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Only 2 of estimated 93 victims of Maui fires ID’d so far, with bodies so damaged ‘they fall apart’

Only two of an estimated 93 people killed in the Maui wildfires have been identified so far, with officials describing some of the recovered remains so badly damaged “they fall apart.”

Maui County officials said nearly a week after the island was decimated by the raging blaze, just two victims have been properly identified — and only 3% of the area has been surveyed so far.

“There will be active recovery in the days and weeks of the bones and remains of those we lost,” Hawaii Gov. Josh Green said at a press conference Sunday.”

“It’s going to take many years to rebuild Lahaina. It does appear like a bomb went off,” he said of the historic resort town that suffered the most devastation.

Maui Police Chief John Pelletier is urging survivors of the fires with missing loved ones to provide DNA samples to help the already difficult mission of identifying the dead.

“We need you to do the DNA test. We need to identify your loved ones,” Pelletier said.

Pelletier and officials have yet to provide an estimate of how many people are missing, with locals creating a Facebook group outlining the status of nearly 5,000 residents.

An unofficial count lists more than 1,302 people still missing.

Speaking to reporters Sunday morning, Pelletier emphasized the horrors of the search effort, describing found human remains so fragile they break in the hands of emergency worker crews, and end up being scattered across the ground.

“So we have 200 people running through the scene yesterday, and some of you, that’s what you’re stepping on,” he told reporters. “I don’t know how else you’d like me to describe it.”

The chief added that some remains have been found in fires so strong, they “melted metal.”

At least 93 people have died in the wake of the Maui wildfires that started late Tuesday.

“We’ve still got dead bodies floating on the seawall,” one Lahaina resident told Hawaii News Now. “They’ve been sitting there since last night.”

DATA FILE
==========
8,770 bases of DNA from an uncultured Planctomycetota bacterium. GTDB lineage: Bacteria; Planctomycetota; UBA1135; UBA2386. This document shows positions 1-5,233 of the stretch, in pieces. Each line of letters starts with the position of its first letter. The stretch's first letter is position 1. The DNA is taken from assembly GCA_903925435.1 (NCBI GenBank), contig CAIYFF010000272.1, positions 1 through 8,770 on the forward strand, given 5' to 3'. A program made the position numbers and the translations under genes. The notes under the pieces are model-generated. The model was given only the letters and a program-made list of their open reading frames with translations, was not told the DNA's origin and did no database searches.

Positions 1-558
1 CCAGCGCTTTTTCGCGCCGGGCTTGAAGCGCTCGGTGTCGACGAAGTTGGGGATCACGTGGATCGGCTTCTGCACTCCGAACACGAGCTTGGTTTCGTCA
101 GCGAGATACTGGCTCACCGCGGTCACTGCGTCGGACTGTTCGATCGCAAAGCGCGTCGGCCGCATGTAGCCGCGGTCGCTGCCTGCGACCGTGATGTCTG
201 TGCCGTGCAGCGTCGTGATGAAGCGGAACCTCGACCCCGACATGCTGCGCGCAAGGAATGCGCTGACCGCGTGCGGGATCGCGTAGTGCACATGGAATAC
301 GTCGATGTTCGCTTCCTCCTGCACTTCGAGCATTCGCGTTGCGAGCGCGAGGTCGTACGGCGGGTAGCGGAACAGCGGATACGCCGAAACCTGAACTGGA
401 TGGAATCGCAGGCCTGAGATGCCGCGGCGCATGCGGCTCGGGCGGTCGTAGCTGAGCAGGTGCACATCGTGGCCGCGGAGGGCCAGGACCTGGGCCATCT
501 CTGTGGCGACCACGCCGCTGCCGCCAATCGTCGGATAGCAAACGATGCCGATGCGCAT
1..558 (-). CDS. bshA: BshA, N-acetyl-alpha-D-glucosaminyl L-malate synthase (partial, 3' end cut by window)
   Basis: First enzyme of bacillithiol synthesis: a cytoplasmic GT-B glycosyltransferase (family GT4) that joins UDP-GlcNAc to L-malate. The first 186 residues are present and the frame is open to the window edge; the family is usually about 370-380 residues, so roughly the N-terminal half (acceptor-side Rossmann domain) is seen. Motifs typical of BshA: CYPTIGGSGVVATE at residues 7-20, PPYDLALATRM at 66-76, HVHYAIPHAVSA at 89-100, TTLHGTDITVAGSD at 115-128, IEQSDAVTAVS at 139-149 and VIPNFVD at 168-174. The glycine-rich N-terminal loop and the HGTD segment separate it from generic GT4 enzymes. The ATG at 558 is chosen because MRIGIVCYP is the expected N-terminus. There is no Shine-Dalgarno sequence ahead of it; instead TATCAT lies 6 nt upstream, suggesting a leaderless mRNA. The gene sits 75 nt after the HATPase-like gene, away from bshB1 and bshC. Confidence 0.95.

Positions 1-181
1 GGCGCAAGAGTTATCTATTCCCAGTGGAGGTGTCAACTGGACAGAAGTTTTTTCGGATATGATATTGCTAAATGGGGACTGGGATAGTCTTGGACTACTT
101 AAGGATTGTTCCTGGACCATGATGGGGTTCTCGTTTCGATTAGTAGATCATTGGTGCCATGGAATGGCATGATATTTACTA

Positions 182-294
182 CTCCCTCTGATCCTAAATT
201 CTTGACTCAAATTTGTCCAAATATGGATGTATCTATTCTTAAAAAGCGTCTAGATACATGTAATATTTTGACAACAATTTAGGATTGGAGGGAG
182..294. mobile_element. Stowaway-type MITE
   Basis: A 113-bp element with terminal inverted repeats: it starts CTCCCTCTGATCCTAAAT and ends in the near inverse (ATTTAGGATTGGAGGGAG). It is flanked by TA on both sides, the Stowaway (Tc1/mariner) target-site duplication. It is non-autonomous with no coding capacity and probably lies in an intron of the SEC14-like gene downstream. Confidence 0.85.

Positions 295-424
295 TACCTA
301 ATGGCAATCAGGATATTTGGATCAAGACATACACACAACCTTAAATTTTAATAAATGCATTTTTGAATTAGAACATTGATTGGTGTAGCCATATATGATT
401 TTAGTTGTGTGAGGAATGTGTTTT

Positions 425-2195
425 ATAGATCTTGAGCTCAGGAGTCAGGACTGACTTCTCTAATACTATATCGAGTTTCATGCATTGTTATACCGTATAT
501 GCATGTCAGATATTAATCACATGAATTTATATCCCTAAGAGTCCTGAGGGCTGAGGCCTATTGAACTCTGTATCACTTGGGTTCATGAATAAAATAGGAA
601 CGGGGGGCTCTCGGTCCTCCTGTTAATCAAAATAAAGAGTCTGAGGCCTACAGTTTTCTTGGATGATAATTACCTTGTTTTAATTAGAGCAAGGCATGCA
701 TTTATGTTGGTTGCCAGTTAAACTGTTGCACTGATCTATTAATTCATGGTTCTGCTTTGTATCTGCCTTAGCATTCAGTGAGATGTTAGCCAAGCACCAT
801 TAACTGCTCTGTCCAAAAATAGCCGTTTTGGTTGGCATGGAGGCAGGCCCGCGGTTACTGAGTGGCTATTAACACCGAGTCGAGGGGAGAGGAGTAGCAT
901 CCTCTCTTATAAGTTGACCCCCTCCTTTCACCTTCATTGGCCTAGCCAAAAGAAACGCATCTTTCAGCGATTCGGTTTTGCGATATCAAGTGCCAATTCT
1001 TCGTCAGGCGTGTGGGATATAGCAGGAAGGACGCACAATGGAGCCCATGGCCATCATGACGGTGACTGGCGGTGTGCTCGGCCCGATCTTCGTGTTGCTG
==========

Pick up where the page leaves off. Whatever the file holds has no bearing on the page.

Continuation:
At least 93 people have died in the wake of the Maui wildfires that started late Tuesday.

The wildfires, fanned by strong winds have burned multiple buildings, forced evacuations, and caused power outages in several communities.

The National Weather Service said Hurricane Dora was partly to blame for the strong winds that knocked out power as night came. About 13,000 residents in Maui are without power, according to reports.

People are rushing to the ocean to escape the smoke and flames fanned by Hurricane Dora.

Fire crews in Maui are battling multiple fires in the popular tourist destination of West Maui and an inland, mountainous region. Firefighters have struggled to reach some areas that were cut off by downed trees and power lines.


Pelletier said workers currently combing through destroyed cities in Maui are marking sites that must be searched with an “X” and other sites with “HR” when human remains are found.

Many are turning to officials and social media for help in tracking down family members while internet and cellular connections on the island remain spotty because the fires damaged cell towers.

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